Reach Tall But Duck Small
They say that inside every short man is a tall man doubled over in pain… and I’ve been told that it’s nice that I’m tall, because there is more of me to hate (or love?).
I’m originally from Ohio. In Ohio the homes are newer, better thought out in terms of the height of people and the growth of cities, society, etc.
Currently, I live in New England where, let’s face it… there was no fore-thought to the growth of communities. The average height of the male when New England was founded (17th century) was 5′ 5″ tall. Now, an interesting tidbit, the average height of a human male in the 9th and 10th centuries was 5′ 8″ tall. That declined until the 17th century when humans began to grow taller again.
Due to this shorter height, much of the older areas in and around New England have buildings that just do not work well with tall people. I am 6′ 2″ tall, not a basketball player height by any means, but definitely tall for an average male (5′ 9′ by today’s standards).
I have a friend who’s home I have gone to several times that has a ceiling fan in their kitchen. The kitchen’s ceiling is, I would say probably just a few inches lower than the normal eight-foot height. However, that difference is just enough that my nerves always rise up about four notches whenever I go near that spinning fan for fear my head will be hit.
Similarly, there are doors that I have gone into (especially in older parts of Boston or Marblehead) that I have to duck to keep from hitting my head. In fact, I can think of one subway station, in particular, I always need to duck when heading down the stairs. Nothing worse than slamming your head into a concrete ceiling. *ouch!*
There are however advantages to being tall. You can see over a crowd and work your way around it (those of you that own SCVs know exactly what I’m talking about). Also, in the home, you can take advantage of things that others might not be able to, such as those spaces on tops of cabinets or refrigerators in the kitchen or closet.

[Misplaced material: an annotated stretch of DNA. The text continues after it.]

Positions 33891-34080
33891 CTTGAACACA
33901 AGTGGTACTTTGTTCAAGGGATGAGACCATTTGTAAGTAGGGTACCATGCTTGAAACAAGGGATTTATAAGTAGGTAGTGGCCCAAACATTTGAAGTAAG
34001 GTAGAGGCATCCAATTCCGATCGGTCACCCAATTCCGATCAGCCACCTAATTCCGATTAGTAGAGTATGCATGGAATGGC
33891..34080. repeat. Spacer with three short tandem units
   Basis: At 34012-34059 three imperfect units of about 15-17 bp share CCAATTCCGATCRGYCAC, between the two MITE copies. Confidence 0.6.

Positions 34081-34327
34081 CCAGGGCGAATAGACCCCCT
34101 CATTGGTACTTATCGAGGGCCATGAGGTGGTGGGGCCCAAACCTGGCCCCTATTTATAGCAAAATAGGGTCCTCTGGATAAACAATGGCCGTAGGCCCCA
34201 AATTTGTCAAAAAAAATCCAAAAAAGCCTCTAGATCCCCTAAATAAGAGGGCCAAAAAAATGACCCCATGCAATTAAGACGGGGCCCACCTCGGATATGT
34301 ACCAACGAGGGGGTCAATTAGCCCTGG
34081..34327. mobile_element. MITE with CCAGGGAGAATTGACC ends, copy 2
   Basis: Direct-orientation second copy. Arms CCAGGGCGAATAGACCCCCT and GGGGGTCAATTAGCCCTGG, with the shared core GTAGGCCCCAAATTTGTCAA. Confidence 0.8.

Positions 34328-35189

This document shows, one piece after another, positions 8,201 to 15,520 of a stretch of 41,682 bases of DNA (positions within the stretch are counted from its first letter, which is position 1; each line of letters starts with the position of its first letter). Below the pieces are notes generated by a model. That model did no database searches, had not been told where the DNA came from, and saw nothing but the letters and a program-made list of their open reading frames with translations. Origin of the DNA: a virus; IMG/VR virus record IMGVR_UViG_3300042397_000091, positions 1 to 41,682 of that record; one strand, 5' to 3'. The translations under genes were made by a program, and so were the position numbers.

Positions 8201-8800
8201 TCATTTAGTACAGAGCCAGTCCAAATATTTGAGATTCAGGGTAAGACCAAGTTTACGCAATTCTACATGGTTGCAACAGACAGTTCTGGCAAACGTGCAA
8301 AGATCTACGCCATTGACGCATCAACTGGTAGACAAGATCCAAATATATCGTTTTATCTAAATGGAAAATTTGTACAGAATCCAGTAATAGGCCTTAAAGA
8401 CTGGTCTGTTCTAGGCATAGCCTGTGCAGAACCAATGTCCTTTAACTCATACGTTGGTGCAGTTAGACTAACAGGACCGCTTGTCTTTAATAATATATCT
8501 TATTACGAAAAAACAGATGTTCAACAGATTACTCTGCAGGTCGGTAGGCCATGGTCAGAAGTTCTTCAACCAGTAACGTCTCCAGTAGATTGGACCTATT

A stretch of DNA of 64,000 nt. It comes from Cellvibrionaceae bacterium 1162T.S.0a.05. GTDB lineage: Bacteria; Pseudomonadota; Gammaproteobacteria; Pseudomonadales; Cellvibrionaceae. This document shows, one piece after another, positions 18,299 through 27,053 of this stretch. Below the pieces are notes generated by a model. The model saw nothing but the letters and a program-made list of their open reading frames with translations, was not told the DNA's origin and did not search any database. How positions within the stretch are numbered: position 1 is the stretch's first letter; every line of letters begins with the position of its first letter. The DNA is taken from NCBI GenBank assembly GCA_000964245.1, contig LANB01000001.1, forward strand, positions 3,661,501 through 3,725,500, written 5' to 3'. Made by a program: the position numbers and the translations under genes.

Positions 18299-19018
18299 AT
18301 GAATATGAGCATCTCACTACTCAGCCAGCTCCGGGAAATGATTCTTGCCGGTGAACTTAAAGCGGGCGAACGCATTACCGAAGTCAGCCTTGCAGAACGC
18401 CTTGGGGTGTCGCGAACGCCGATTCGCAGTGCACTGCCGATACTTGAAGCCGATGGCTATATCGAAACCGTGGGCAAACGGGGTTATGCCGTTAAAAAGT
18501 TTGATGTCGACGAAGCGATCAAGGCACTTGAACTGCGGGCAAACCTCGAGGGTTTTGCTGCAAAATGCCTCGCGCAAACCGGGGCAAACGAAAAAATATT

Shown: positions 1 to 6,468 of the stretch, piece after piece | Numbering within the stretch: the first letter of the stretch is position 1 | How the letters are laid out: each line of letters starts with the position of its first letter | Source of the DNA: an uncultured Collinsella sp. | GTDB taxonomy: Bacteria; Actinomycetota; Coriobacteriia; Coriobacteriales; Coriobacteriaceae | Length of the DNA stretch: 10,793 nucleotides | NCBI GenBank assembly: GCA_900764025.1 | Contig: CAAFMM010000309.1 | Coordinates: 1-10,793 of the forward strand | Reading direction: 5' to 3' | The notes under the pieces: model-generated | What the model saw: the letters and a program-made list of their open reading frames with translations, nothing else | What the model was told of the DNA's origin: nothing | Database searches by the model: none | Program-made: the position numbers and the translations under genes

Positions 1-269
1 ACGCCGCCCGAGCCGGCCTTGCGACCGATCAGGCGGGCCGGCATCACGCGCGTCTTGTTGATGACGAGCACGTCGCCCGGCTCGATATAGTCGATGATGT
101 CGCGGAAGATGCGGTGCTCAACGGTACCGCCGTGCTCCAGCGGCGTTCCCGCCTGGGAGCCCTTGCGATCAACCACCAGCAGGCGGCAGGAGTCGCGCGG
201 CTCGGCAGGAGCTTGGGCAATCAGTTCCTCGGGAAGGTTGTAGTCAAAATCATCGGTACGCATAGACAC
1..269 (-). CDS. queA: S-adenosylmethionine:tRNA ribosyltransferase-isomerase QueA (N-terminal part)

Lastly, it gives me a chance to be a gentleman to ladies (like I need a reason) in the store who can not reach that item on the top shelf – something I’m asked to help with at an alarming frequency, but happy to do.
Little Hobbits and Hiding Places
Respectively, there are those who are shorter. You might be surprised, but I envy short people sometimes, being able to slip through places that I cannot. I also tend to forget that there are things that seem obvious to me – such as laying a key on top of a shelf that I can easily see that they may not be able to. Or living in a house where the spices are so high up over the stove that they can’t reach them.
My grandmother was a whopping five-two. She used to have a stool in the kitchen so that she could reach things on high shelves, and phone books on her seat in the car so she could see over the steering wheel. I will admit that her height did come in handy when she wanted to kick you in the shins for not listening.
In recent years I’ve seen kitchens that had cabinets specially designed for people of shorter stature. Very cool designs, these cabinets are mounted on special rails that slide or ‘bend’ down to a height that a person may then use them, and then spring-loaded so they can easily be put back into place. Amazing and creative!
One other advantage about being small that I’ve learned from my children, there are places to hide that I had completely forgotten about. Such as my keys being hidden in small places behind the entertainment center where I would never in a million years think to look.
It may be a small and tall world, but I’m very glad we all get to live in it together. Otherwise, we wouldn’t have such diversity in inventions and unique perspectives on things.
So a big “Yay” to the Short and a “Yay” to the tall and a “Hooray” to everyone in-between! Happy Twisted Thursday!